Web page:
Birmingham Fashion Week 2016 ended Saturday night with a bang.

Gold streamers emitted from party poppers rained down on models wearing heidi elnora couture. It signaled the end of the dramatic runway show in Birmingham’s Boutwell Auditorium.

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It also marked the end of three days of style and inspiration from up-and coming and acclaimed designers, make-up artists, hair stylists, models, and artists.

As the show concluded, Birmingham Fashion Week co-founder Heidi Elnora also took the catwalk to drop a bombshell. Joined by co-founder Jeanna Lee Thompson and Jeremy Stephens, she announced that this could be the last Birmingham Fashion Week.

“If you want this to continue, we can no longer do this as volunteers. We appreciate our sponsors and everyone being here but if you know of someone, I would like to hire someone to help me, and to help her and to help him. If you want Birmingham fashion week to continue, this is our plea,” Elnora told the audience. “Otherwise my friends, this is our last hurrah …”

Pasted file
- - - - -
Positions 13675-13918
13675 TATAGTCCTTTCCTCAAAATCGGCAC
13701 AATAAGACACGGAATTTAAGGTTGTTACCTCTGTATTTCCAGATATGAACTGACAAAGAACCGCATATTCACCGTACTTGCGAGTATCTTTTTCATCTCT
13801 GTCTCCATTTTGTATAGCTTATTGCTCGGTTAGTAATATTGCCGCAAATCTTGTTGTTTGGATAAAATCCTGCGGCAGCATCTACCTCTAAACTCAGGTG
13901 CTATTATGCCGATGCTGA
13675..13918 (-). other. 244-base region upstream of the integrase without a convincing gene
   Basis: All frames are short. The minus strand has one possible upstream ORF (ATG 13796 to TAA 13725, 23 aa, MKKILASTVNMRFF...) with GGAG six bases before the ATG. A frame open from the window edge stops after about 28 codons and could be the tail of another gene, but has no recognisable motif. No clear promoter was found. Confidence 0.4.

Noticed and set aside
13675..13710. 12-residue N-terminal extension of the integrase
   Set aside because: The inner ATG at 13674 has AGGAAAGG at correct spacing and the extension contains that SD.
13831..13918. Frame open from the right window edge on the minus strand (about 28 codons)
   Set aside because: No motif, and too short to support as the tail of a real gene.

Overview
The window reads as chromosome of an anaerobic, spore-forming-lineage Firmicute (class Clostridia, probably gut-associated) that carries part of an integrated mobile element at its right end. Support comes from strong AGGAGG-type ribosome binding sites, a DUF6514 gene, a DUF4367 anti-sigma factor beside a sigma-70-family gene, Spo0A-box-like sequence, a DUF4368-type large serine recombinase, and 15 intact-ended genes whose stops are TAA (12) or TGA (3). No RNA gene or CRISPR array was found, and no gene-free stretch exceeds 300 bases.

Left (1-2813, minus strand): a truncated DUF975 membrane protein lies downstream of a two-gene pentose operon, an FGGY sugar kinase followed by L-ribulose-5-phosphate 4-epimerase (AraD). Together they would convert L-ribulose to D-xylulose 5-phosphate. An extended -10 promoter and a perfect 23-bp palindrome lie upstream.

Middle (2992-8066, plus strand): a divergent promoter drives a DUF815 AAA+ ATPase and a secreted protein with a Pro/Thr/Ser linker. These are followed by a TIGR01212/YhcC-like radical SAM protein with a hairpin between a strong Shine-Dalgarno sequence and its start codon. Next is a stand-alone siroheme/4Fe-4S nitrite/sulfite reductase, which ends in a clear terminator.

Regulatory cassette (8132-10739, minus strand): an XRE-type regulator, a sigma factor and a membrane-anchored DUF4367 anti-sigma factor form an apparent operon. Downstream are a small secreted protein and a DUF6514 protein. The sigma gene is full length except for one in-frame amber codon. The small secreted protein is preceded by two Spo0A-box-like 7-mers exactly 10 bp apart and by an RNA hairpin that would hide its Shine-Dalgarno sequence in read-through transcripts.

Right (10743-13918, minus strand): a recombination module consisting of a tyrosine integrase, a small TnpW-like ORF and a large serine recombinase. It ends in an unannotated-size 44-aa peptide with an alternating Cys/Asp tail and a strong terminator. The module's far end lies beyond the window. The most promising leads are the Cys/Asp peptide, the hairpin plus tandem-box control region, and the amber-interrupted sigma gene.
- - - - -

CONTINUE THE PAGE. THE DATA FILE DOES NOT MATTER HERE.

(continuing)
Birmingham Fashion Week was founded in 2011 to bring unity to the community through fashion. The popular event has grown so much, the three business owners said, they can no longer organize the event on their own. Fashion Week relies on ticket sales, sponsorships and volunteers to operate. Without more financial support to hire people to operate the event, Fashion Week will end, they said.

“If this is it, we are at peace and thank you for the memories. Thank you for the last six years,” Thompson said on the runway.

Emerging Designers, 16 college and post-graduate designers, showed their talents as they competed for the title of “2016 Emerging Designer.” Birmingham’s Alan Slattery, of Savannah College of Art and Design, and Julie Maeseele, of Lucas School of Fine Arts, took home the top prize.

With over 300 submissions, 60 finalists from Alabama middle and high schools showed garments they constructed for the annual Rising Star Design Challenge. Each garment was made out of non-traditional items and was assembled by either glue, staples, or tape. This year, the University of Alabama and Savannah College of Art and Design offered scholarships for the winners. “We do this all as volunteers. I love it, I love helping people, but we have no financial support.” Elnora told AL.com after the event. “We sell enough in ticket sales to pay for what we need to pay for and that’s it. If the city of Birmingham — I’m not saying the city of Birmingham in the sense of the mayor, but people, business owners — could just see what a wonderful impact it is on this city, and how we unite people that would never get together.”

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